Take two sofas—one manufactured today and another in 1970—and light them on fire.
If you did, IU Southeast student and firefighter Josh Scalf says you’d notice a difference. Due to the chemistry of combustion, he explains, you’d find that the newer sofa burns faster and emits more noxious smoke, because it’s made of synthetic materials. Knowing that such materials are common in new home construction—and understanding how they burn—can change the way firefighters make critical decisions when arriving on the scene of an incident.
“We have to quickly determine whether a given fire is a ‘go or no-go’ situation,” says Scalf. “With all the synthetic materials used in new construction today, the window for us to ‘go’—to mount an offensive—is getting much, much smaller.”
This is how chemistry can help save lives, and it’s knowledge Scalf wants to share with his fellow firefighters. So in 2014, he wrote an article about the chemistry of combustion for Fire Engineering, a magazine that provides education and training information for firefighters worldwide.
That piece is just the first in a series of articles that Scalf is planning to write for his professional colleagues. His idea: to offer accessible, “user-friendly” explanations about the chemical processes behind fire. His goal: to help other firefighters save lives—including their own.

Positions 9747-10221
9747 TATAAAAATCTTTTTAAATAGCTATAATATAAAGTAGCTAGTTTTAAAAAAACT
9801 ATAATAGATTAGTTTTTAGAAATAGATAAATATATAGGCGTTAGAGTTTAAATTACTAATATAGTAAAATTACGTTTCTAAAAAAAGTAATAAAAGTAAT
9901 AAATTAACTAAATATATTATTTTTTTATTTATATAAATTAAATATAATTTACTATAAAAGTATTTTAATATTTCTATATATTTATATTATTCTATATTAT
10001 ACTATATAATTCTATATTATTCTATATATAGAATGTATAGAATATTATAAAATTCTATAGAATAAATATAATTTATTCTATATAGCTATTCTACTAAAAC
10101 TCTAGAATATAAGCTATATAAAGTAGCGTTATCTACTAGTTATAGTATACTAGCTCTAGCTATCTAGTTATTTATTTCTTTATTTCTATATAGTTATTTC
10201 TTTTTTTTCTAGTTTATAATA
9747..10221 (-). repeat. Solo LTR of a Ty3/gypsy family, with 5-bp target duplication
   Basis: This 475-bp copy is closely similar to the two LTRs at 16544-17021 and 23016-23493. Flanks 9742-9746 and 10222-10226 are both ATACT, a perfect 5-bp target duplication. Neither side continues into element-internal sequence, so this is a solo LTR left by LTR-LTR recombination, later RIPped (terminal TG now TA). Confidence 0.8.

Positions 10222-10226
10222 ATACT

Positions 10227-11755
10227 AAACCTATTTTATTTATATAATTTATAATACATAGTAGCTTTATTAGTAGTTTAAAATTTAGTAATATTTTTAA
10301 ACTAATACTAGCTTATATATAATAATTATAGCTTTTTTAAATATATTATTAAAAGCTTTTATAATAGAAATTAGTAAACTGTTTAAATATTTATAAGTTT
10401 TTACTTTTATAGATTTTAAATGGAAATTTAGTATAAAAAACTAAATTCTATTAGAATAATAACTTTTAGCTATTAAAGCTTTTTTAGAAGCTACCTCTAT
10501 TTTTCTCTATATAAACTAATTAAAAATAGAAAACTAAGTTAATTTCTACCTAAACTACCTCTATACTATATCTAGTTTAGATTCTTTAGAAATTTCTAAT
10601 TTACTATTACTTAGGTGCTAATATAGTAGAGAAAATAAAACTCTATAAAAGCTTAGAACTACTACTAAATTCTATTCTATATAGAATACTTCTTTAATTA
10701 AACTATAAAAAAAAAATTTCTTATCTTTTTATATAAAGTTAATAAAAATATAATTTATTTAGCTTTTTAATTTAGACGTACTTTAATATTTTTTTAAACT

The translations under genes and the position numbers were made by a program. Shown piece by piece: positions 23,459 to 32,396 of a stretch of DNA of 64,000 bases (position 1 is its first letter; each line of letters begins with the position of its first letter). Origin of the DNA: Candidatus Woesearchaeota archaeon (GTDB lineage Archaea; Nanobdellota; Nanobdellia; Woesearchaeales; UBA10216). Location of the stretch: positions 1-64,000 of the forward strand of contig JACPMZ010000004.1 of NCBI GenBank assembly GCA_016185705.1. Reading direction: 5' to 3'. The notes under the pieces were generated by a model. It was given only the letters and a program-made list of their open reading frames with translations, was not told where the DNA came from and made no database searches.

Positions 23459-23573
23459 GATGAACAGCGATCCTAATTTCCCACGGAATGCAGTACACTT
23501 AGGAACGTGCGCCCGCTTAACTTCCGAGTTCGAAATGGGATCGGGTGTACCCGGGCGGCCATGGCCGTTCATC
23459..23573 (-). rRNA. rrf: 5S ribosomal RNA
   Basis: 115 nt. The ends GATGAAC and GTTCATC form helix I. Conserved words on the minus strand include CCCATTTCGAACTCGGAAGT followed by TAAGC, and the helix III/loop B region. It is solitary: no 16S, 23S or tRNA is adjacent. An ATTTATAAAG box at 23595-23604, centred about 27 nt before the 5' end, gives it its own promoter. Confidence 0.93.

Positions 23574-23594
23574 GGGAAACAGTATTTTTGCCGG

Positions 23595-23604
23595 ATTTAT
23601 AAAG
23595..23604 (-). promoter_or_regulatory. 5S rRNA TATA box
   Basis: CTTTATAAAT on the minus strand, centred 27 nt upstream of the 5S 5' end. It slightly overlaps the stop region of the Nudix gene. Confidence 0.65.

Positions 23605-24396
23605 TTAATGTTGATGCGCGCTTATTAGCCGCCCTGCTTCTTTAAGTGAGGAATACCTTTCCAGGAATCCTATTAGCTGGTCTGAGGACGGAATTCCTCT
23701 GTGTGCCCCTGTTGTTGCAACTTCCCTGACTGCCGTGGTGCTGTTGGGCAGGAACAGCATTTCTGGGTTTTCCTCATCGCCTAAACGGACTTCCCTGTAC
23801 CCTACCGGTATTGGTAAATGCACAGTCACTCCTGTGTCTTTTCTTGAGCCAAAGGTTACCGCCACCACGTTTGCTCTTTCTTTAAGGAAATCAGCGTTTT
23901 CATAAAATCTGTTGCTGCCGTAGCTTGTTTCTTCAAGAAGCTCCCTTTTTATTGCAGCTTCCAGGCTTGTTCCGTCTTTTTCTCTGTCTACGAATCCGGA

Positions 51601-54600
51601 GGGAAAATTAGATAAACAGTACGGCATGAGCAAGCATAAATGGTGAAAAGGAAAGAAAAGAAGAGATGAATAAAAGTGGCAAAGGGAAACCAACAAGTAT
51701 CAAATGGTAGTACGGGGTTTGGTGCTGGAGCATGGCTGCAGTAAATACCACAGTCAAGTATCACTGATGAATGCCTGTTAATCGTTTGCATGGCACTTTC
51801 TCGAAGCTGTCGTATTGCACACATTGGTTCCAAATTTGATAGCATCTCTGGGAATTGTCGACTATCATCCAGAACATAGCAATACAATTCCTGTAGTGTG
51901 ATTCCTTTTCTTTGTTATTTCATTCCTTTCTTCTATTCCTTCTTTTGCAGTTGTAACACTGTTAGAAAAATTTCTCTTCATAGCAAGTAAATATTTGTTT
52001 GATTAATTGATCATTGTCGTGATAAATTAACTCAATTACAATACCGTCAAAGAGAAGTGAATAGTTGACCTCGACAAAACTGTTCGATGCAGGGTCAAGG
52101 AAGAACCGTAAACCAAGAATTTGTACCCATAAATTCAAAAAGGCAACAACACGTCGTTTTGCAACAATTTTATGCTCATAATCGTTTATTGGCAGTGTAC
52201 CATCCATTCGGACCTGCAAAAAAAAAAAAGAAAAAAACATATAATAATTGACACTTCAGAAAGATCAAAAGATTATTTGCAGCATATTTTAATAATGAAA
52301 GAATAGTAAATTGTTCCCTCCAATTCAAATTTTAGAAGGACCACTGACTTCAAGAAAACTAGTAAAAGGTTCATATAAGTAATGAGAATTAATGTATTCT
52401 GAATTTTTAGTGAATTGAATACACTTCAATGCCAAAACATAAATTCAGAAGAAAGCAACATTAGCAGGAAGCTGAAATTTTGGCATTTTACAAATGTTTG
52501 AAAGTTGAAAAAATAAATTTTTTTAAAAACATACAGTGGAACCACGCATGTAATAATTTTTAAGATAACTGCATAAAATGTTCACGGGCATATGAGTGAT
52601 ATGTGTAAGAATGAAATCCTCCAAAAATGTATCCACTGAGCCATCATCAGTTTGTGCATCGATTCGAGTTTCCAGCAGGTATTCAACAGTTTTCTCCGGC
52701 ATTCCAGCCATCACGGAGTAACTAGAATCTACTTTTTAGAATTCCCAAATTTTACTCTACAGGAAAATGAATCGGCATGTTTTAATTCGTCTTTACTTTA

Take that noxious smoke, for instance. Knowing what causes a specific color or amount of smoke can change the way firefighters attack a blaze. “Once you start to understand the chemistry behind it,” Scalf says, “you respect that the black smoke coming out of a house isn’t just smoke; it’s literally aerosol fuel that could ignite at any moment.”
The IU Effect: Galvanizing Good Ideas
It’s rare for a high-profile magazine to publish an article written by an undergraduate. But Scalf was encouraged by his mentor, visiting chemistry professor Jim Williams, to pursue the idea. “I’m not a guy who likes to attract a lot of attention, but Professor Williams gave me the final shove I needed,” Scalf says.
In addition, Williams peer-reviewed the article for Scalf, helping to ensure that the information was accurate and useful. “He’s really been a great resource, mentor, and friend,” notes Scalf. Today, the two are continuing to work together, as Scalf prepares the next article in the series.
Back at his firehouse in Floyds Knobs, Indiana, Scalf’s article has gotten his fellow firefighters talking. Sometimes, it’s a casual hallway conversation about chemicals and fire. Or, it’s a new recruit who has a question about hydrocarbons. More formally, Scalf cotaught a training seminar for first responders.
For Scalf, his IU experience is helping him make a difference for the men and women who risk their lives to protect our homes and families. And it all started when a bright IU student got a spark of encouragement from a dedicated IU professor.
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This article was originally published in the spring 2015 issue of Imagine magazine.